Implications of early COVID-19 vaccine data

Implications of early COVID-19 vaccine data

News this week has largely been dominated by talk about a COVID-19 vaccine and finnCap’s Rude Health Life Sciences Sector Report is one of the first to focus on the implications of the early data surrounding the vaccine. The report acknowledges that the initial results are promising but warns that an over-reaction in the market shouldn’t diminish the need for more treatments and testing in the future.

At the beginning of the week, Pfizer and BioNTech announced the first interim analysis from the Phase III study of its COVID-19 vaccine candidate, which was found to be more than 90% effective in preventing COVID-19 in participants without evidence of prior SARS-CoV-2 infection in the first interim efficacy analysis.

Just a day later, The National Research Centre for Epidemiology and Microbiology announced that their Sputnik V vaccine – the world’s first registered vaccine against COVID-19 – had demonstrated an efficacy rate of 92% after the second dose, based on the first interim data from the largest double-blind, randomised, placebo-controlled Phase III clinical trials in Russia involving 40,000 volunteers.

Significant findings in the report’s response to the vaccines include:

Unknowns

Full results have not been released or peer-reviewed. Multiple unknowns remain, e.g. its efficacy in certain demographics – such as the elderly who react less well to immunisation. While the vaccine may prevent illness in response to SARS-CoV-2, it is unknown whether it will prevent asymptomatic infection – whether it will prevent virus shedding, and therefore have an effect on community transmission. Duration of protection is also unknown, as are long-term safety implications.

Challenges

Vaccine manufacturing is complex, and every batch has to be quality assured before release. This vaccine requires two doses, three weeks apart, before it can be effective. It must be stored at ultra-cold storage, below -80°C. A roll-out campaign is likely to be slow and will require many months to cover a significant proportion of the population. Anti-vaccination movements, and general public concerns over the rapid speed of COVID-19 vaccine development also pose challenges for vaccine uptake.

No silver bullet

Herd immunity would require 60-70% of the global population to be immune (billions of people). Even if a vaccine is perfectly effective, this will take years. Until then, the vast majority of the population will need to rely on treatments and testing for COVID-19. A vaccine is a major tool in the fight against this disease, but it cannot be the only one. Demand for effective treatments and convenient testing outstrips supply and should continue to do so into 2021 and beyond. Overall: a vaccine roll-out will take many months, while cases, hospitalisations and deaths continue to surge and, as such, little has changed with regards to the COVID-19 opportunity, despite this very positive news.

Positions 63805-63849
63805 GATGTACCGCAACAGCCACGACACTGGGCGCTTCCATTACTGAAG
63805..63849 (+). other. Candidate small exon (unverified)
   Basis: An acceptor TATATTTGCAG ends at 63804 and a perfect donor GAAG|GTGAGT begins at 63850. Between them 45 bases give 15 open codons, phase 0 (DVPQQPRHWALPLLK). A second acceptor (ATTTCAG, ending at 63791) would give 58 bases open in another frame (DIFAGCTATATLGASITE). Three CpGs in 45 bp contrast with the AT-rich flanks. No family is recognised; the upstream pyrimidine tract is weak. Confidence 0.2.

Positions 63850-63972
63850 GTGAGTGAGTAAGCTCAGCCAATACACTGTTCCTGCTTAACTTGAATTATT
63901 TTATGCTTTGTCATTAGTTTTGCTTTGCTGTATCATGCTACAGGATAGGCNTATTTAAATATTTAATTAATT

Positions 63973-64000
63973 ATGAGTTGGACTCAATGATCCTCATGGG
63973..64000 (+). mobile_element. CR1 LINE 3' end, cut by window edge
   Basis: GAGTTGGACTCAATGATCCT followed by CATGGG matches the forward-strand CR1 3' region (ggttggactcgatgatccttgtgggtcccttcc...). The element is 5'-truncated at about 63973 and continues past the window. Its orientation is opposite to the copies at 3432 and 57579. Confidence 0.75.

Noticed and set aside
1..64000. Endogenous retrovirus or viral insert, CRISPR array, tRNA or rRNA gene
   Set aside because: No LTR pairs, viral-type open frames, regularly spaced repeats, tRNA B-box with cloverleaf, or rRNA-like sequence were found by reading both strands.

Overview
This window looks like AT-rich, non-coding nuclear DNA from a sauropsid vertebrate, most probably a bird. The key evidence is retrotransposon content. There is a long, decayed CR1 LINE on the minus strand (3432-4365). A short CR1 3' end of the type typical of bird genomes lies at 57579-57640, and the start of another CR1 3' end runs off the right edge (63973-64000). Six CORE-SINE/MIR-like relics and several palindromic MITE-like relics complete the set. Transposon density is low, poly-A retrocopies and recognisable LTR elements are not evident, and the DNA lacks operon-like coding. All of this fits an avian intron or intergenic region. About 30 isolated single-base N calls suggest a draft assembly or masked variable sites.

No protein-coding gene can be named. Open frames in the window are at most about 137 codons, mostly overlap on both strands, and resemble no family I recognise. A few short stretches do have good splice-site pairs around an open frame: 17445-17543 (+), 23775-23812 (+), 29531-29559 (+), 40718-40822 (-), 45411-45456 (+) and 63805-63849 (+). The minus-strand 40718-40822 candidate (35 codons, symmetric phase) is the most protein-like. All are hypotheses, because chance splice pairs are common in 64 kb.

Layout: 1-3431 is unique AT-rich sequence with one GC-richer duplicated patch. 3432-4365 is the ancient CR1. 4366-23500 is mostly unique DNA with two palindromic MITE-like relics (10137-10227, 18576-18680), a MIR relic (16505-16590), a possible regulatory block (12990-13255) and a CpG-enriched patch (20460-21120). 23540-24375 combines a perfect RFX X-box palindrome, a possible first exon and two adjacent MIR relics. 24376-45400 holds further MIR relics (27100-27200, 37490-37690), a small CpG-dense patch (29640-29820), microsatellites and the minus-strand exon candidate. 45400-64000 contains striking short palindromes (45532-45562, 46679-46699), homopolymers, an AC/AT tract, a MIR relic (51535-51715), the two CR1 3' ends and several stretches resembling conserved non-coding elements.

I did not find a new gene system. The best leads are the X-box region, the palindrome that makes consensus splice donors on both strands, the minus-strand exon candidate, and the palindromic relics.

Stock implications

The report considers the price falls to stocks such as Synairgen (-39%), Avacta (-36%), genedrive (-38%), Omega Diagnostics (-25%) and Open Orphan (-9%) to offer good buying opportunities. Synairgen (420p TP): countries will still want to stockpile SNG001 as there is currently no broad spectrum antiviral and there is no data on how effective this vaccine is on elderly or sick people. Avacta (TP 310p) and genedrive (TP U/R): there is a continued need for rapid and convenient tests. Omega Diagnostics (TP U/R): antibody tests could be used to confirm immunity. Open Orphan (TP 28p): challenge studies could be used to perform head-to-head clinical trials between first generation and the eventual second generation COVID-19 vaccines.

If approved, Pfizer expects to produce 50m doses of the vaccine globally in 2020. The UK is due to receive 10m doses (enough for 5m people) by the end of the year, but the first distribution of a vaccine is unlikely until 2021. A further 30m doses are expected next year.

Speaking about the report, Mark Brewer, Director of Research for finnCap, commented: “While the results are very promising, we believe there was a large over-reaction in the market in response to the news. It should not have been unexpected – we hoped for positive results from vaccine manufacturers this month, and we hope there is more to come, as AstraZeneca-Oxford University and Moderna are also due to announce initial results this month, and overall there are 11 vaccines in Phase III testing.

“However, these early results do not diminish the urgent need for COVID-19 treatments and testing, which will still be required for years to come. That is why we consider the price falls to stocks such as Synairgen (-39%), Avacta (-36%), genedrive (-38%), Omega Diagnostics (- 25%) and Open Orphan (-9%) to offer good buying opportunities.

“For example, for Synairgen, countries will still want to stockpile SNG001 as there is currently no broad spectrum antiviral and there is no data on how effective the Pfizer/BioNTech vaccine is on elderly or sick people. For Avacta and genedrive, there is a continued need for rapid and convenient tests. For Omega Diagnostics, antibody tests could be used to confirm immunity. And for Open Orphan, challenge studies could be used to perform head-to-head clinical trials between first generation and the eventual second generation COVID-19 vaccines.”